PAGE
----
#132

[quote=“Dirt”]http://www.chinapost.com.tw/taiwan/national/national-news/2015/02/24/429555/Buddhist-leader.htm

“Buddhist leader faults Ko over Tzu Chi project”. Tzu Chi is also quite popular here in Los Angeles. If Ko doesn’t change or the people around him doesn’t manage him better, I predict that he will be a one-termer.[/quote]

A lot of people don’t like Tzu Chi and other large Buddhist groups. The are very elitist and have too cosy ties with the Kmt and think of land as something they are entitled yo from the state. I doubt anyone who cares about this issue, that is supports the unfettered rights of big buddha, is also a Ko supporter.


#133

should see some of tzu chis projects , one I saw in Hualien recently , far too massive, they don’t have a clue about ‘the environment’ and are also addicted to concrete.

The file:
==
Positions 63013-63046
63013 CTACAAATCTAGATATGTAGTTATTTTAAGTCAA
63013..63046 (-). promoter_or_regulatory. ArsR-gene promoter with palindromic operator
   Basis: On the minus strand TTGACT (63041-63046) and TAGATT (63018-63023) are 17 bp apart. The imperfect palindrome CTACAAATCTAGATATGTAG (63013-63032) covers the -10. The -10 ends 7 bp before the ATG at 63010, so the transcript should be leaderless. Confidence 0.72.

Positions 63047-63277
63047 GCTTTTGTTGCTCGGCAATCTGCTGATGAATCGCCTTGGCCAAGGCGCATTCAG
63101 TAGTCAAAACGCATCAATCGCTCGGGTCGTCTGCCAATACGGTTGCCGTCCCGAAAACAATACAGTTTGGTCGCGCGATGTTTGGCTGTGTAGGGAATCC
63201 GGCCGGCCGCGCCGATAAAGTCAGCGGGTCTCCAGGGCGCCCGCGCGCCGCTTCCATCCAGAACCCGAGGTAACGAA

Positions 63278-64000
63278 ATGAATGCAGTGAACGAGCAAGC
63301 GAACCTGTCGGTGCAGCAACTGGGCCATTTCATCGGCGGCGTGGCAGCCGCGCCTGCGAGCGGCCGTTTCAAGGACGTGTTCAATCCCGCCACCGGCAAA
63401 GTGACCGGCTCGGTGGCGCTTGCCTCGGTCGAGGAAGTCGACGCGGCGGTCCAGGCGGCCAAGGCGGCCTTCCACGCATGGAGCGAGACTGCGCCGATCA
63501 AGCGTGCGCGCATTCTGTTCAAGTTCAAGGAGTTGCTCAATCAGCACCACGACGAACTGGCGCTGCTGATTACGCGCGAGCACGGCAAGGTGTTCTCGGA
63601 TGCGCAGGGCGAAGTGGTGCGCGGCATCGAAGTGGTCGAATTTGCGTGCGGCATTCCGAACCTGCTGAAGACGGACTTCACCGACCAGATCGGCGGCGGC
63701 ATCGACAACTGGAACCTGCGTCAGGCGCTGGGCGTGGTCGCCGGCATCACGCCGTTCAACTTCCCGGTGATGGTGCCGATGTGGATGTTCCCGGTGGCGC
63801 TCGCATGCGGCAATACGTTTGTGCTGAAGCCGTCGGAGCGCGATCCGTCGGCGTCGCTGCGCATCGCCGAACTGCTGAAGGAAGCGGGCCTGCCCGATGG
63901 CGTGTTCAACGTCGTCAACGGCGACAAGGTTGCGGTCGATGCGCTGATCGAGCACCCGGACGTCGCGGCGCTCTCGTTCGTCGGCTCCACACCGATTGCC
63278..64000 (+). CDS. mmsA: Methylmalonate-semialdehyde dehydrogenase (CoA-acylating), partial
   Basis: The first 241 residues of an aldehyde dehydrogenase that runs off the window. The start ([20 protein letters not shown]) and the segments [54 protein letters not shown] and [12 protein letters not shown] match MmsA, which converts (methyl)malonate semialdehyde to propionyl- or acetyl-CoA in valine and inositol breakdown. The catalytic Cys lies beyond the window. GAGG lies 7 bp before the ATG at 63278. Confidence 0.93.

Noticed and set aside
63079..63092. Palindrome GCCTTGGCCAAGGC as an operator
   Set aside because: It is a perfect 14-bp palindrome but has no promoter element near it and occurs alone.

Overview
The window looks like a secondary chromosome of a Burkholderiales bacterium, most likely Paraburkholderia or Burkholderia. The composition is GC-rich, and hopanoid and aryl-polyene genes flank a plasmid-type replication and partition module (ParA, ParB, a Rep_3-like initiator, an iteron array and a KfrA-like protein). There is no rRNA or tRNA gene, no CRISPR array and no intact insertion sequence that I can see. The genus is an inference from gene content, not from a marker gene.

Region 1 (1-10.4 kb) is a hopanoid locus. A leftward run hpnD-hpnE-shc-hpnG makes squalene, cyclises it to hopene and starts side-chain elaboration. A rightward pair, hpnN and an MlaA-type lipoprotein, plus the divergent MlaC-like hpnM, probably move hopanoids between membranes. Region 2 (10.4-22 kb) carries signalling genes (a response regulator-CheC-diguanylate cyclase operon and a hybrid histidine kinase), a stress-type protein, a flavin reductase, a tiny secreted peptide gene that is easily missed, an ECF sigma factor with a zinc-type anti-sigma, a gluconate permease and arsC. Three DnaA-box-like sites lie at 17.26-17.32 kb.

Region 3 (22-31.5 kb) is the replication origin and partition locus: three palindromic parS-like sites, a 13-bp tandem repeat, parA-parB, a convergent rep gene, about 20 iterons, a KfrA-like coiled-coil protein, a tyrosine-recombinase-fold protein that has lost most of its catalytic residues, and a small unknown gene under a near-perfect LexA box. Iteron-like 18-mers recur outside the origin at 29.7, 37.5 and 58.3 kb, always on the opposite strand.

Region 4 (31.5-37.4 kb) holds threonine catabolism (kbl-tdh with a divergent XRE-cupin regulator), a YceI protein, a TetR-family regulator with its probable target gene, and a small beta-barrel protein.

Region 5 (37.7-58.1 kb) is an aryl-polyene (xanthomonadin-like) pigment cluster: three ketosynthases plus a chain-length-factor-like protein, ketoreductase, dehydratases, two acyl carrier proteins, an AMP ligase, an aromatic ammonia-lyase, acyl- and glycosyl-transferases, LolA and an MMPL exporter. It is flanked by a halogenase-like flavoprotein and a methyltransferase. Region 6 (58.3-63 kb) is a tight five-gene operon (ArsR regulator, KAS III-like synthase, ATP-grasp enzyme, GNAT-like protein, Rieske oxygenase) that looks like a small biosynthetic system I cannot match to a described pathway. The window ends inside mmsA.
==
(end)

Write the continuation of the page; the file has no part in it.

#134

the only plus side about tzuchi projects is that at least it has some design…

however, since tzuchi isn’t a worship only community, they also so community service, search and rescue, recycling, elderly care, and so on, perhaps they do need larger facilities. many other religious organizations are copying tzuchi tho, and build fugly buildings at scenic areas or water reservoirs.

there are only two modern religious complexes here in Taiwan which deserves acknowledgement. One is Xiangguang at Daxi, the other is Dharma Drum at Jinshan.


#135

From today’s Taipei Times:

Ko plays down housing loan comment
taipeitimes.com/News/taiwan/ … 2003612127

“…Ko also advocated imposing heavy taxes on homes bigger than 20 ping (66m2)…”